In bidding for an EAS subsidy, airlines have to specify details of service they’ll provide. Local airport officials have no say on the where or what of that service.

    Delta said it would provide “what we already had,” said Hoofman — two flights a day to Detroit on a 34-passenger turboprop. SkyWest offered two or three flights daily to Chicago (depending on the day of the week) on 50-passenger jets.

    “We were very pleased,” said Hoofman. “We’ll take O’Hare any day.”

    Muskegon joins four other Michigan airports that have subsidized commercial carrier service. According to the US DOT, the other airports are Manistee, Escanaba, Iron Mountain/Kingsford, and Ironwood/Ashland.

    GR claims airspace

    Speaking of airports, when Dick DeVos was announcing that AirTran would begin service at Gerald R. Ford, he said GRR was “the dominant” airport in this region, the point being that the other regional airports — MKG, AZO and LAN — were siphoning off passengers who ought to be using GRR, which would increase traffic here and help encourage lower air fares. Former GR Mayor John Logie, who was in the audience, commented that maybe Grand Rapids ought to make Kalamazoo, Muskegon and Lansing “an offer they can’t refuse” to get some kind of agreement to centralize air passenger traffic in West Michigan at GRR.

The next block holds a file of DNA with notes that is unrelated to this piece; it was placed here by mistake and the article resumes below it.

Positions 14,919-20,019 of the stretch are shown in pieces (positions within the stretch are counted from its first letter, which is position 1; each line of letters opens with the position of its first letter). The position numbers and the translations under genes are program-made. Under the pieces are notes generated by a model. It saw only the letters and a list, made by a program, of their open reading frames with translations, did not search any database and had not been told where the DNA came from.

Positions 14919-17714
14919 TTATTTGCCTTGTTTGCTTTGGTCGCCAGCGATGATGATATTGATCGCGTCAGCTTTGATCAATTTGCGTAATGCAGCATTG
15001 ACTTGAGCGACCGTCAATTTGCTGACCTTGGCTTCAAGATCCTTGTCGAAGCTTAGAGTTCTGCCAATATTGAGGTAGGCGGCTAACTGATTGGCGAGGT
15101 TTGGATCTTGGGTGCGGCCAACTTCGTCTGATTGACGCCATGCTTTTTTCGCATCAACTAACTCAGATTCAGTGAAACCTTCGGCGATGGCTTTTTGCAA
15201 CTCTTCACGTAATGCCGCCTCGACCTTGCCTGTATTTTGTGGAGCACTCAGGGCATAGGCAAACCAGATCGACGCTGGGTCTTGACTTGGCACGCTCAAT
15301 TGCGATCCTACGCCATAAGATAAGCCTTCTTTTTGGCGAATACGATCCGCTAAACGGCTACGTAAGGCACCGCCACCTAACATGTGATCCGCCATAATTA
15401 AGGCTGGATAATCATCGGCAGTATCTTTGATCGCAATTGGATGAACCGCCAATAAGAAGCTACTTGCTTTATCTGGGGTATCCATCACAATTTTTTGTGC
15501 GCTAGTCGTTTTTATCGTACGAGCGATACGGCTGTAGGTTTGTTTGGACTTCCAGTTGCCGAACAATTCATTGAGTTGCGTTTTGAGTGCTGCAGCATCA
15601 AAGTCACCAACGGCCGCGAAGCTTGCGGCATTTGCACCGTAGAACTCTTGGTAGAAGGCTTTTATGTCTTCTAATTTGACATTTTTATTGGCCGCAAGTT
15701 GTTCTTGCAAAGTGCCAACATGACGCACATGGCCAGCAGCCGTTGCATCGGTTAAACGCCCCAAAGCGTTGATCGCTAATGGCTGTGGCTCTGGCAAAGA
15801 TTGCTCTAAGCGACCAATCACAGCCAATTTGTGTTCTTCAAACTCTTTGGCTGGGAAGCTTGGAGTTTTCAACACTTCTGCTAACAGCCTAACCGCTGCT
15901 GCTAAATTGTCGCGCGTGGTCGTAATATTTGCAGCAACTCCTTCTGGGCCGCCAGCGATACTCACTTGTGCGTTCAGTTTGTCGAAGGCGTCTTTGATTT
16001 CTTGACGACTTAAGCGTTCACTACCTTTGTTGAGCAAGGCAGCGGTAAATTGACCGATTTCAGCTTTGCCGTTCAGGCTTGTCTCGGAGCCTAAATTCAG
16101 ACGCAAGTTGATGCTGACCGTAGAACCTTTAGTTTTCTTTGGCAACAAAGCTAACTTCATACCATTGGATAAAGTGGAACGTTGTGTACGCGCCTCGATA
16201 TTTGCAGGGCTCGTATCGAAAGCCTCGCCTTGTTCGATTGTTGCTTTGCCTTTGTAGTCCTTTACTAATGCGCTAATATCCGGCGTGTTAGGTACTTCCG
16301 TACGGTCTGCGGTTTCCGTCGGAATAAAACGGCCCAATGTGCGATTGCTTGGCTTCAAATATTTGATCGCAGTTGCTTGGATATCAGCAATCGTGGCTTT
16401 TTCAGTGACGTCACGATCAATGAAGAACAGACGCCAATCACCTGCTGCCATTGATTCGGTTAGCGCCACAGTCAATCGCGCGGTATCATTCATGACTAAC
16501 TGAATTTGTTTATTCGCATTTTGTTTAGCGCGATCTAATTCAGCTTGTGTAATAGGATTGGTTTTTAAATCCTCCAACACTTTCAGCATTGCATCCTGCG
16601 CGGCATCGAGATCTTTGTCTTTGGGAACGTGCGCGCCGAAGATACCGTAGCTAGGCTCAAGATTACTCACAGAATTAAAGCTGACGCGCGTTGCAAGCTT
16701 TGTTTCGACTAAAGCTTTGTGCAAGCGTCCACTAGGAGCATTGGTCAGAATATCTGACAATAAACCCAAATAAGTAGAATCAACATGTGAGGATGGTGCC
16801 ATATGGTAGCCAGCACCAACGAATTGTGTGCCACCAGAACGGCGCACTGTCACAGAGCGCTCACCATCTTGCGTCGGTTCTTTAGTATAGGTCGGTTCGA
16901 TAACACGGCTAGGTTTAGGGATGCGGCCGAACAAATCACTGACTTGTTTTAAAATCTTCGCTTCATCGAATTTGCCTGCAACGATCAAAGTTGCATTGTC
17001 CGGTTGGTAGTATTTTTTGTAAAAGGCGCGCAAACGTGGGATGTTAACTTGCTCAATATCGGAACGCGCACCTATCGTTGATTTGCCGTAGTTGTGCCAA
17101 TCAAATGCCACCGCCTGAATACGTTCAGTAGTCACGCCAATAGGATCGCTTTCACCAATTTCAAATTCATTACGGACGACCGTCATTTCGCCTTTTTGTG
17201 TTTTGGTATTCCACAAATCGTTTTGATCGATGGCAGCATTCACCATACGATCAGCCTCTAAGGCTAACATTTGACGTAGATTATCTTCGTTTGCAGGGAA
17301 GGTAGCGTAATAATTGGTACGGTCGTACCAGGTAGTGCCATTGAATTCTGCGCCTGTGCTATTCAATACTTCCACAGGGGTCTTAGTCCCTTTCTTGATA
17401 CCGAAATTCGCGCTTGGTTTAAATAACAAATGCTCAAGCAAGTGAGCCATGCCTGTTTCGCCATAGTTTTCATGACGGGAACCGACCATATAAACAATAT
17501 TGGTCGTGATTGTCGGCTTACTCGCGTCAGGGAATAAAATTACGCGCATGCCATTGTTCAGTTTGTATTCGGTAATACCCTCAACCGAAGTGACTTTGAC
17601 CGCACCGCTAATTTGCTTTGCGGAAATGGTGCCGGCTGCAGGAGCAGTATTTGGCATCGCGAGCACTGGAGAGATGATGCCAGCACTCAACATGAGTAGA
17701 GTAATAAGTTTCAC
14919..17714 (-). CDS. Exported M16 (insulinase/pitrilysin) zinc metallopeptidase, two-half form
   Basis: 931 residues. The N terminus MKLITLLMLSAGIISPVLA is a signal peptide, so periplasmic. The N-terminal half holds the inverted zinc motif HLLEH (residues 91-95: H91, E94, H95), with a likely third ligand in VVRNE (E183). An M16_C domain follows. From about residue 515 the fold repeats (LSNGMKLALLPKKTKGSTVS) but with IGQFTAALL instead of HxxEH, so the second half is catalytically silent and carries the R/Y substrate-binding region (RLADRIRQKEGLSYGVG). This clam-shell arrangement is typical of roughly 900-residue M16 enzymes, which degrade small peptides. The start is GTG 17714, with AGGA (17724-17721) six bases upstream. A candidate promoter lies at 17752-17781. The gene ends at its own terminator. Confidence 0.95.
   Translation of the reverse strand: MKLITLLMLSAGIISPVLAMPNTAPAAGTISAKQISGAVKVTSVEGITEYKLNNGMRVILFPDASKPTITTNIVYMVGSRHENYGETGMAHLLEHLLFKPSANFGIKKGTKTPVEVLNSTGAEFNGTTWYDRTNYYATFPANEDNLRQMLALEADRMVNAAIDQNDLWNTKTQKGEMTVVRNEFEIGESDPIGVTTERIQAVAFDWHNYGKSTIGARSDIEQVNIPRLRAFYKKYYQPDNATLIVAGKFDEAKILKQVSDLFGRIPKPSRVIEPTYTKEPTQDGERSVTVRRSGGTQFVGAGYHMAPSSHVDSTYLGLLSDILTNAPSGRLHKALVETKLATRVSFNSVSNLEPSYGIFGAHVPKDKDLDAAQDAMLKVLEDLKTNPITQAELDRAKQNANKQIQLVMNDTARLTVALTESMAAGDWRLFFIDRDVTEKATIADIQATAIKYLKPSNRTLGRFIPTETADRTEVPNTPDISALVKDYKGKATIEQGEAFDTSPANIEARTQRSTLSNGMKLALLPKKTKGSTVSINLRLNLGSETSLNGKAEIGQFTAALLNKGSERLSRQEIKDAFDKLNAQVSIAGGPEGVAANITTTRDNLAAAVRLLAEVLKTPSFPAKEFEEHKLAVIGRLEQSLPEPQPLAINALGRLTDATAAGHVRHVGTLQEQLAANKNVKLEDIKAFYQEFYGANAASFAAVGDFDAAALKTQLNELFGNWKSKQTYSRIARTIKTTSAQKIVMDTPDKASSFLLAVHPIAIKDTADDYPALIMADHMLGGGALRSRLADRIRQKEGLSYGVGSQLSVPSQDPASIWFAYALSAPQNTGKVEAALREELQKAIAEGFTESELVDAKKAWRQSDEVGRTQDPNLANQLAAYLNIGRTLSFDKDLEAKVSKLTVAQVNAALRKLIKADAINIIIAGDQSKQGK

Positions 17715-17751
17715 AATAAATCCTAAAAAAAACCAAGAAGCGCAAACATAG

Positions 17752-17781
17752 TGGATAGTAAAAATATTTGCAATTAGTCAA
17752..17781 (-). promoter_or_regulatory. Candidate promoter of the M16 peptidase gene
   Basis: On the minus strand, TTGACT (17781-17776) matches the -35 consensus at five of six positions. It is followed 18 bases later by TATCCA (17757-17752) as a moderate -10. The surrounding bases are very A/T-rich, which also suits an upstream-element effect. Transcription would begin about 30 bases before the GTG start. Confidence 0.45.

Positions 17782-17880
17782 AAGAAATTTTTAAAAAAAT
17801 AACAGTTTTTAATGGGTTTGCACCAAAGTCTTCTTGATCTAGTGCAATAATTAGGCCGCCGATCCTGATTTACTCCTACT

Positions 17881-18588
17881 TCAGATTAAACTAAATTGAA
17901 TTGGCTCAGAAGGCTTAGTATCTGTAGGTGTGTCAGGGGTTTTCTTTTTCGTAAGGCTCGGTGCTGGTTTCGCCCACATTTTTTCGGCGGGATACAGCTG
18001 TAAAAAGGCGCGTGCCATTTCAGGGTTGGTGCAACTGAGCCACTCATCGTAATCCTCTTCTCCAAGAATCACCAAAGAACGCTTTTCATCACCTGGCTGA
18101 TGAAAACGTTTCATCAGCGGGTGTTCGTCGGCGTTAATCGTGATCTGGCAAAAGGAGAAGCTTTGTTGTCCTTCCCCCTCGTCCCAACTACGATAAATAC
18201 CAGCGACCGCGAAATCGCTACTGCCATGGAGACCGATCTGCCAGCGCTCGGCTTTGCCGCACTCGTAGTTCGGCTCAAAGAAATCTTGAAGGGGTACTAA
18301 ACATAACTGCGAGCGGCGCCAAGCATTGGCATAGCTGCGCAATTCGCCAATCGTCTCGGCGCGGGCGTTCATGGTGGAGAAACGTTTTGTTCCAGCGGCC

So how would the supporters of MKG respond to that?

    Cindy Larsen, president of the Muskegon Area Chamber of Commerce, offered a carefully considered response:

    “The concern in Muskegon for protecting our airport infrastructure is for the next generation of air travel,” she said. “We have to look to the future when light jets will be a major player and will be able to service the smaller communities — and will prefer servicing the smaller communities through local airports.”

    “The light jets will take a larger part of the market share, and light jets are ideal for smaller airports,” she said, adding that “the research shows that, in the future, there will be a lot more charter flights serving six to eight people.”

    Larsen also noted that northern West Michigan — such as Ludington and Manistee — is served by the Muskegon County Airport and “for that particular market, Grand Rapids is a stretch for the business traveler.”

    Trends drive technology